Since coaching George Mason to its improbable Final Four run in 2006, Jim Larranaga has been the poster child for mid-major schools lobbying for inclusion in the NCAA tournament field.
George Mason received a controversial at-large berth in 2006 — the kind of give-the-little-guy-a-chance decision that Larranaga, now the coach at Miami in the ACC, is urging the selection committee to avoid this year.
“There have been years — and last year was one of them — where the mid-majors’ performance was outstanding. With the expansion of the field from 65 to 68, a couple of more mid-majors were able to get in,” said Larranaga, whose George Mason team was one of those. “In this particular year looking at their nonconference performance, it would appear to me that those spots should be reserved for the high-majors who played a much more difficult nonconference schedule and were far more successful than any of the teams in the mid-majors.”
Virginia Tech Coach Seth Greenberg, a veteran of the tournament bubble, couldn’t help but joke: “Jim’s a smart guy. It’s amazing, though, how eight, nine months, he’s had revelations.”
Such an about-face from Larranaga, whose Miami team is squarely on the bubble this season, raised eyebrows.
But it was typical of the public lobbying college basketball coaches engage in to shift perceptions in favor of their teams.
Some coaches, however, wonder if it makes much of a difference.
“Look at us last year, how many people were negative about our inclusion in the tournament. But they did not matter,” said VCU Coach Shaka Smart, who doesn’t believe in campaigning for a bid, even as his Rams are back on the bubble this year after advancing to the 2011 Final Four. “It was just the people sitting in the selection room that decided, ‘Yes, VCU is worthy of an at-large bid.’ ”
That didn’t stop Larranaga from relying on mathematical formulas such as the Ratings Percentage Index as he described how teams in his former conference, the Colonial Athletic Association, had suffered “a considerable drop-off” compared with last year, when it received a league-record three bids to the NCAA tournament.
But first-year George Mason Coach Paul Hewitt, who spent the previous 11 seasons at Georgia Tech of the ACC, believes league affiliation is meaningless now that conference expansion and unbalanced league schedules are the norm.
He pointed to the 2010 NCAA tournament: The Yellow Jackets finished 7-9 in the ACC and received an at-large bid over Virginia Tech, which finished 10-6 in league play.
That year, the Hokies only played four games against ACC teams that finished with an above-.500 league record.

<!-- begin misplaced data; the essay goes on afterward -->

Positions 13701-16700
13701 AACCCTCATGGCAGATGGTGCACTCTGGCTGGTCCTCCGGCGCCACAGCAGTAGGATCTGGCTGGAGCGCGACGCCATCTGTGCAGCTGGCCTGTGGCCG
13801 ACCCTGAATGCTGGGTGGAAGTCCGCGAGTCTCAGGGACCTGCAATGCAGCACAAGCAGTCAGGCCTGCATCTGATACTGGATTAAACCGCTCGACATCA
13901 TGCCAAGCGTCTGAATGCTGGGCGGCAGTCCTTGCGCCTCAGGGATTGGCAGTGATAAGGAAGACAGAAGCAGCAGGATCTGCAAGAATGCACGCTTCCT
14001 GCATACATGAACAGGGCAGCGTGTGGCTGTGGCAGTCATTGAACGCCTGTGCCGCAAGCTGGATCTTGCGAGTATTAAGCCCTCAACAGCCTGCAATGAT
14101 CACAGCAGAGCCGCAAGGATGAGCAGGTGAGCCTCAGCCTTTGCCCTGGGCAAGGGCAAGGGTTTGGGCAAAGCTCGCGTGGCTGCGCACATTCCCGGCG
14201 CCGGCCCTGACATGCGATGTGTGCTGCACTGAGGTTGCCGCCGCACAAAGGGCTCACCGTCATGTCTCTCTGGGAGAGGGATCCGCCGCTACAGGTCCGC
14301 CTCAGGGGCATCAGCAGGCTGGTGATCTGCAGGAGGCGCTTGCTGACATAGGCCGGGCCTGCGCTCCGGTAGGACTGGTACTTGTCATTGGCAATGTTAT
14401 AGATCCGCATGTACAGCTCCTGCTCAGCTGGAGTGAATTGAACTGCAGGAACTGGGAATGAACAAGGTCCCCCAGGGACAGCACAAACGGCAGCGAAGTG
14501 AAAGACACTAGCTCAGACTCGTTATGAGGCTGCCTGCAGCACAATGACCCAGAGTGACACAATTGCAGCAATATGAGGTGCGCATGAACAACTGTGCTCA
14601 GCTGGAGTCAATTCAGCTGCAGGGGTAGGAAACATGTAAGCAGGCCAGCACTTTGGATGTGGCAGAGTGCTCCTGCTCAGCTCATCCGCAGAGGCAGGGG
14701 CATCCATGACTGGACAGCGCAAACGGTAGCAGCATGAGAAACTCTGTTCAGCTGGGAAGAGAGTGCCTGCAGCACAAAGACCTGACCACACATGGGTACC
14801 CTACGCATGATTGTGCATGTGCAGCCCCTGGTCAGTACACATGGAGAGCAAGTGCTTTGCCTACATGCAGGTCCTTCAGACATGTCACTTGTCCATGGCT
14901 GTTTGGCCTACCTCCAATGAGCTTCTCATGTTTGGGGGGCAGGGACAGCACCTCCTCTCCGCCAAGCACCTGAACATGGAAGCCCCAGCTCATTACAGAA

Georgia Tech had 12 such games, “and certainly that was something the selection committee looked at,” said Hewitt, who believes the CAA will get two bids to the NCAA tournament this year, even though he said the Patriots (23-9, 14-4) would likely need to win the CAA tournament to reach the NCAA tournament.
“Four or five years ago it dawned on me: You just gotta win games and when you get your opportunity to get what they call a marquee win or a good win, you’ve got to take advantage,” Hewitt added. “It’s all changed now.”
Greenberg’s team isn’t on the NCAA tournament bubble this season for the first time in four years. He has a more cynical view on the process after falling short so many years in a row.
He believes campaigning on behalf of your team is fruitless, but “if you can have access to that person in that room who has a vote,” he said last week before cutting himself off. “It is a very sacred process, I’m sure, but in anything and everything anyone does, there’s a human element.”
George Mason Athletic Director Tom O’Connor, who spent five years on the NCAA tournament selection committee and was the committee’s chairman during the 2008 selection process, laughs at the variety of theories he hears related to the bubble. The committee members are sequestered, O’Connor insists, and “there’s no politicking. It’s not about who you know. It’s who you played, how you played, where you played and what’s the result.”
However, he added, there is no set formula when the 10-member committee is forced to choose between teams whose résumés have paper-thin differences.
“Part of it is you project a little bit in that not only are they in, but if they get an at-large, do they have the type of basketball team that can be successful in the tournament,” O’Connor said. “People kind of get hung up on the fact of just making the tournament, but it goes beyond that in my mind. . . . What we get a kick out of on the committee building up to it is we’re watching during our breaks that people are speculating and guessing, but when it comes right down to it, it has no bearing on it whatsoever.”
In that regard, O’Connor likes to tell a story about one particular break when a television announcer adamantly told viewers: “Take it to the bank. This one particular team will be in the tournament.”
“Well, we had eliminated the team the day before,” O’Connor said. “We got a little smile about that and we got on with our task.”
The bubble, it seems, can bring out the ruthless side in anyone.